HSJ, in association with NHS Improving Quality, launches a campaign to help the NHS achieve transformational change.

Challenge Top-Down Change aims to identify a series of ideas and solutions to help NHS organisations drive real and sustainable change.

Working with our sister title Nursing Times and our partner organisation NHS Improving Quality, we are inviting the NHS – its workforce and  leaders, as well as patients and other interested parties – to share their ideas and thoughts about:

  • what aspects of the health service could work better; and
  • how we can encourage change processes that include staff at all levels in NHS organisations.

NHS IQ logo

Our conversation begins today via a crowdsourcing platform delivered by our partner Clever Together and will run over the next 10 weeks. All ideas will be shared anonymously and refined by participants.

This work will culminate in March with the publication of an interactive resource setting out how to drive change in the NHS. 

“There has probably never been a previous point in our history where we needed to do this more,” said Helen Bevan, chief transformation officer of NHS Improving Quality.

The growing burden of managing long term conditions, the healthcare deficit and efficiency gap, the rising cost of ill health due to population lifestyle, and rises in accident and emergency attendances and admissions, means NHS leaders are “experiencing challenges like never before”.

As a result, “we have to unleash all the brainpower, wisdom and creativity of our health and care community to find new solutions; engaging frontline staff, patients, public and students, as well as leaders with positional responsibility for delivering performance,” said Ms Bevan.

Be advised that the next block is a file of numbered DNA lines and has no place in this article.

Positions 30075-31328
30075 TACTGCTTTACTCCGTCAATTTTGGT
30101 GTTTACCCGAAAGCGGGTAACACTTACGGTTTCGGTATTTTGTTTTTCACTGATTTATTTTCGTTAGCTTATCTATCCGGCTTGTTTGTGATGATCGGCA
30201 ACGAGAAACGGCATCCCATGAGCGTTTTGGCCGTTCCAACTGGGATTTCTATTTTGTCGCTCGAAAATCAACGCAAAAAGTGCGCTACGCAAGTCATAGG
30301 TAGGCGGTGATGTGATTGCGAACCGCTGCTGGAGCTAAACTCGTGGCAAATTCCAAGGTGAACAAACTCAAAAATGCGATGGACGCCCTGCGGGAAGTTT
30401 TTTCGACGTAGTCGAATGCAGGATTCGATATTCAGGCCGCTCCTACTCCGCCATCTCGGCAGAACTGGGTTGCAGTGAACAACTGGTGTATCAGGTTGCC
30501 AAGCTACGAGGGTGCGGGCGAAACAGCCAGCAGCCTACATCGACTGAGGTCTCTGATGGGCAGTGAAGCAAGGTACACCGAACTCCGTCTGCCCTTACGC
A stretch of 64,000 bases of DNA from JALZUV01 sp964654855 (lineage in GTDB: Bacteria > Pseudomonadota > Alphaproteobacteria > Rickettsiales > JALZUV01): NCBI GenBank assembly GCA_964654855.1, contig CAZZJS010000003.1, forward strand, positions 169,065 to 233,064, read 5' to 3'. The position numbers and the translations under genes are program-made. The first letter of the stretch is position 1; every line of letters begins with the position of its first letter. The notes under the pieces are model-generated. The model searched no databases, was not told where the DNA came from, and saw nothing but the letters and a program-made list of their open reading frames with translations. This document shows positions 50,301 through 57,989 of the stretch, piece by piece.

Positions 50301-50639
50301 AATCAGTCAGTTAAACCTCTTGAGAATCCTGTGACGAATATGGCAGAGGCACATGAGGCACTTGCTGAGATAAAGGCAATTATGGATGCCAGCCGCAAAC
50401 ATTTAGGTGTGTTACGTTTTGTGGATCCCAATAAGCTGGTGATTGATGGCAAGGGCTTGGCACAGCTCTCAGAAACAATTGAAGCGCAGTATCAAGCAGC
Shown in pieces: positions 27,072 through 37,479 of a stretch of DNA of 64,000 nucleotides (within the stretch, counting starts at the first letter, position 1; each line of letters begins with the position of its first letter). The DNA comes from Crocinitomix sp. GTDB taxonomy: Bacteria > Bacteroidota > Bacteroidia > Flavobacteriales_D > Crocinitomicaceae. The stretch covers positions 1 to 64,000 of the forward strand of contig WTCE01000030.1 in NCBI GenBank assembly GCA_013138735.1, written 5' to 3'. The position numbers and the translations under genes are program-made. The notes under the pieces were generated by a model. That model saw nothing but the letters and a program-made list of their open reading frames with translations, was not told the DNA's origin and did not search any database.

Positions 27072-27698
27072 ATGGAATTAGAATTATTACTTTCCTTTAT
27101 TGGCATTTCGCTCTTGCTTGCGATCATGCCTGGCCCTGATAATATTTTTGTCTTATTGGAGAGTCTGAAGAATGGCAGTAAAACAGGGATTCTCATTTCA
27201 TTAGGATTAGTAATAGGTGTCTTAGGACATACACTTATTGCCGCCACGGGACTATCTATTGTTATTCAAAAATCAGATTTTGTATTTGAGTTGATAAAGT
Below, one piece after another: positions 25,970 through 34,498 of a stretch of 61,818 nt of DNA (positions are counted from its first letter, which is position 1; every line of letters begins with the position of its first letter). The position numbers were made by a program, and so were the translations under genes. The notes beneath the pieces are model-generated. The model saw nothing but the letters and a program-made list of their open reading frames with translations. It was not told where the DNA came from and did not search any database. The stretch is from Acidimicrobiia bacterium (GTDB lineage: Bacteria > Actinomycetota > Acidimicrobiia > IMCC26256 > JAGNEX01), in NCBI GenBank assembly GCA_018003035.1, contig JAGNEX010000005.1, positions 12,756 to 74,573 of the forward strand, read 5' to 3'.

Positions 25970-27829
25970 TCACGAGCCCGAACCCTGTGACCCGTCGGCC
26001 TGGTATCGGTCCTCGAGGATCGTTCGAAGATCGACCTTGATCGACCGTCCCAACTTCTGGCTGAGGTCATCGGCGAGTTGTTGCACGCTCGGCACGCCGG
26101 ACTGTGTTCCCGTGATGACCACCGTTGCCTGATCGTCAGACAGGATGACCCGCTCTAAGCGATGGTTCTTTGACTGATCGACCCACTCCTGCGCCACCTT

A recent King’s Fund report into NHS reforms concluded there has been too much reliance on transformation being led from the top down, and too little on supporting staff to lead change and improvement from within.

Peter Thomond, co-founder of Clever Together, said: “Health and care services can be dramatically improved, even transformed, if we tap the collective brilliance of health and social care professionals, the people they serve and the folks who support this sector.”

How will we challenge change?

We are inviting readers and others to join our conversation in three steps.

First, we will ask for your ideas on how to enable meaningful and implementable change in the NHS. All ideas will be shared anonymously.

Next, we will ask you to help us filter the best ideas (by voting them up or down and by commenting directly).

Finally, in March 2015, we’ll publish the best solutions in a free interactive guide.